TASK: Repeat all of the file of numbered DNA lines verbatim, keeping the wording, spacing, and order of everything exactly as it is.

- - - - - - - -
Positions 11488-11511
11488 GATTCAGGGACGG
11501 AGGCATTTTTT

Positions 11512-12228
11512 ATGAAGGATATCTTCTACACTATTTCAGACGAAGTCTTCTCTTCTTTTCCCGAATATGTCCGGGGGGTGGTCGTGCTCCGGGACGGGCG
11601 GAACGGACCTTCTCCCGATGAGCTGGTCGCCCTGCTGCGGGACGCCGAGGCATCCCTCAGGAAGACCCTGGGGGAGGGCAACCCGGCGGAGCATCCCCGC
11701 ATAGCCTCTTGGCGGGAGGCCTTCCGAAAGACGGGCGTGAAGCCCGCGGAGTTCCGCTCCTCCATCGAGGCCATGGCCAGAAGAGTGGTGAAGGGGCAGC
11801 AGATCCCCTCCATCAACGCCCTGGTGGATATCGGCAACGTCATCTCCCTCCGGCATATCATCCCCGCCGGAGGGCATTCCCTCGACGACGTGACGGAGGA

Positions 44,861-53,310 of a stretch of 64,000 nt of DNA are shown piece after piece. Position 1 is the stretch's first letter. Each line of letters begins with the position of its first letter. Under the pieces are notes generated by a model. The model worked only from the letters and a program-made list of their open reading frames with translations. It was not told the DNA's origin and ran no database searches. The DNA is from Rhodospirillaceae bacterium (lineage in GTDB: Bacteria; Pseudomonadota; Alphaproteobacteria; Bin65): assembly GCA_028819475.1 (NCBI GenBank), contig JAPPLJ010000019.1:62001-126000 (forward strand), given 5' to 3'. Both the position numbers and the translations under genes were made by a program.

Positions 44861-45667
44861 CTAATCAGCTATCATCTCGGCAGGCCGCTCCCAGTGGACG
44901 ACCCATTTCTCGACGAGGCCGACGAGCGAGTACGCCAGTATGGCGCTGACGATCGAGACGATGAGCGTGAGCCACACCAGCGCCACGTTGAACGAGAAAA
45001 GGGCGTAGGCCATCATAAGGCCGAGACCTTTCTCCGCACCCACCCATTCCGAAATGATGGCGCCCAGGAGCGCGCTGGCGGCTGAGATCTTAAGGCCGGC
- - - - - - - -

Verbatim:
Positions 11488-11511
11488 GATTCAGGGACGG
11501 AGGCATTTTTT

Positions 11512-12228
11512 ATGAAGGATATCTTCTACACTATTTCAGACGAAGTCTTCTCTTCTTTTCCCGAATATGTCCGGGGGGTGGTCGTGCTCCGGGACGGGCG
11601 GAACGGACCTTCTCCCGATGAGCTGGTCGCCCTGCTGCGGGACGCCGAGGCATCCCTCAGGAAGACCCTGGGGGAGGGCAACCCGGCGGAGCATCCCCGC
11701 ATAGCCTCTTGGCGGGAGGCCTTCCGAAAGACGGGCGTGAAGCCCGCGGAGTTCCGCTCCTCCATCGAGGCCATGGCCAGAAGAGTGGTGAAGGGGCAGC
11801 AGATCCCCTCCATCAACGCCCTGGTGGATATCGGCAACGTCATCTCCCTCCGGCATATCATCCCCGCCGGAGGGCATTCCCTCGACGACGTGACGGAGGA

Positions 44,861-53,310 of a stretch of 64,000 nt of DNA are shown piece after piece. Position 1 is the stretch's first letter. Each line of letters begins with the position of its first letter. Under the pieces are notes generated by a model. The model worked only from the letters and a program-made list of their open reading frames with translations. It was not told the DNA's origin and ran no database searches. The DNA is from Rhodospirillaceae bacterium (lineage in GTDB: Bacteria; Pseudomonadota; Alphaproteobacteria; Bin65): assembly GCA_028819475.1 (NCBI GenBank), contig JAPPLJ010000019.1:62001-126000 (forward strand), given 5' to 3'. Both the position numbers and the translations under genes were made by a program.

Positions 44861-45667
44861 CTAATCAGCTATCATCTCGGCAGGCCGCTCCCAGTGGACG
44901 ACCCATTTCTCGACGAGGCCGACGAGCGAGTACGCCAGTATGGCGCTGACGATCGAGACGATGAGCGTGAGCCACACCAGCGCCACGTTGAACGAGAAAA
45001 GGGCGTAGGCCATCATAAGGCCGAGACCTTTCTCCGCACCCACCCATTCCGAAATGATGGCGCCCAGGAGCGCGCTGGCGGCTGAGATCTTAAGGCCGGC